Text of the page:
South West focus: Creative industries to lead South West recovery

By The Drum Team | Staff Writer

Direct Marketing Association (DMA)



November 1, 2012 | 4 min read

As part of The Drum's South West regional review, Andrew Buffrey, West & Wales regional manager, Direct Marketing Association, explains why the creative marketing industries will lead recovery in the South West.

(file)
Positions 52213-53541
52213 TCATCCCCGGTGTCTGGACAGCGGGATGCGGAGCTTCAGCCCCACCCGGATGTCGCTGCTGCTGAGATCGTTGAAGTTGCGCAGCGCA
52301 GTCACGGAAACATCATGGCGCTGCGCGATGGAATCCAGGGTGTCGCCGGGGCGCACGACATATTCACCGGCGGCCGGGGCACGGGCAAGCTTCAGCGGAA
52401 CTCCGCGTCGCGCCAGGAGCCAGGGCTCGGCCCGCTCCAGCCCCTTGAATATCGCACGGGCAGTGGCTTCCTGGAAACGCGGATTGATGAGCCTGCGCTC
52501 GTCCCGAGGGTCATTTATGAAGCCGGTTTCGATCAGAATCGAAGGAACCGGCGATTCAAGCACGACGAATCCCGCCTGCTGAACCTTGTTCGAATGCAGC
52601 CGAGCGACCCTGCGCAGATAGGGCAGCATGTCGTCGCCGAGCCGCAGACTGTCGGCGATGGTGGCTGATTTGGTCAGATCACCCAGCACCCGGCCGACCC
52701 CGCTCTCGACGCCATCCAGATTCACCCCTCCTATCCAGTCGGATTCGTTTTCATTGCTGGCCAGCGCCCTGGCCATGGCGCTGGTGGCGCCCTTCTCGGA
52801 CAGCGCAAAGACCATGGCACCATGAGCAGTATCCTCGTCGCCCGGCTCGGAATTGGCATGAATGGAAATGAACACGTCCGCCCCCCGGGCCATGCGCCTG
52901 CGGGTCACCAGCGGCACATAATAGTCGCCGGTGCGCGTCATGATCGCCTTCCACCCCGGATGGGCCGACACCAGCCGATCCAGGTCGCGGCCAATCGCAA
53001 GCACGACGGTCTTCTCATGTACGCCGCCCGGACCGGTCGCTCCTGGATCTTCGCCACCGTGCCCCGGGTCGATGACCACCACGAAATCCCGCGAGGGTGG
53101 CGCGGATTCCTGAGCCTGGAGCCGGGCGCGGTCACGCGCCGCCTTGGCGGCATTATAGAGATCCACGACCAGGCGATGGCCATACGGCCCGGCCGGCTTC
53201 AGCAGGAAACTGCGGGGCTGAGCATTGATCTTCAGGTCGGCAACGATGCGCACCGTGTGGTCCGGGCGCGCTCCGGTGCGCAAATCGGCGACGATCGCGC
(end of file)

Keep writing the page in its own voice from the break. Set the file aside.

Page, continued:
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Every day brings a new wave of headlines surrounding how and when the UK will ease out of recession. Whilst there is still a lot of uncertainty surrounding the state of the economy, most people agree that we are beginning to see a glimmer of hope. Recovery might be long and slow, but it seems we have at least turned the corner. This is good news for creative industries in the South West. Marketing activity – or, not to put too fine a point on it, marketing spend – is a true barometer of the economy at large. Rightly or wrongly, marketing is the first sector to feel the pinch when times are hard. Conversely, when business leaders believe that the future might be a little rosier, it is the first to feel the lifeblood returning.Recent research by the DMA backs this up. Findings indicate that there will be a 7 per cent growth in the direct marketing industry in the final months of 2012, taking the annual equivalent spend to £15.2 billion. The South West is set to reap the benefits since the creative sector is growing more rapidly here than anywhere else in the UK. According to Government figures, 8.2 per cent of the UK’s advertising enterprises are based in the region, so this could equate to £1.2 billion. It is no exaggeration to say that the creative industries will be at the forefront of the South West’s economic recovery. So where is this growth going to be felt? Most businesses polled in the research placed great emphasis on digital marketing. The results showed projected increases in email marketing (11.9 per cent), social media marketing (8.1 per cent) and internet search advertising (6.3 per cent). It is expected that both agency and in-house marketing teams in the region will boost their headcounts to meet the increased workload. Digital specialists and training providers are likely to be at a premium as marketing industry leaders seek to enhance and develop their teams’ skills. However, there are also agencies in the region who are already poised for the surge in digital business. They have acted carefully and strategically throughout the recession, in some cases completely realigning their business, in readiness for the brighter days ahead. The region is no longer wholly dominated by Bristol either – there are several hubs of digital expertise, particularly on the south coast. The South West has long had a reputation for creative talent. Now it has proved that creativity is just one part of what’s on offer. Agencies have had the foresight and bravery to not just weather the economic storm, but to turn threat into opportunity. They have demonstrated that by marrying creative talent with strategic nous, they can deliver innovative, targeted marketing activity with exceptional results. Last year’s DMA Awards were a case in point. For the first time in the Awards’ history, agencies from the South West stole the show. Bristol’s Indicia won a clutch of gongs, including the coveted Grand Prix for its work with Other winning agencies included Cheltenham’s Tangible Response and TDA as well as EHS4D in Cirencester. Winning a DMA is no mean feat. The Awards are widely recognised as the toughest to win in the industry, with a rigorous judging procedure and strict criteria surrounding results and strategy as well as creative. For the past three years, many brands have had to ‘make do and mend’ with their marketing. Now they are looking for fresh ideas and approaches – and re-considering where they should go to get maximum bang for their marketing buck. My money is on the South West as a primary destination for brands seeking new agencies. After all, great creative, excellent results and cost effectiveness never go out of fashion.The full South West regional review can be read in the 26 October issue of The Drum.

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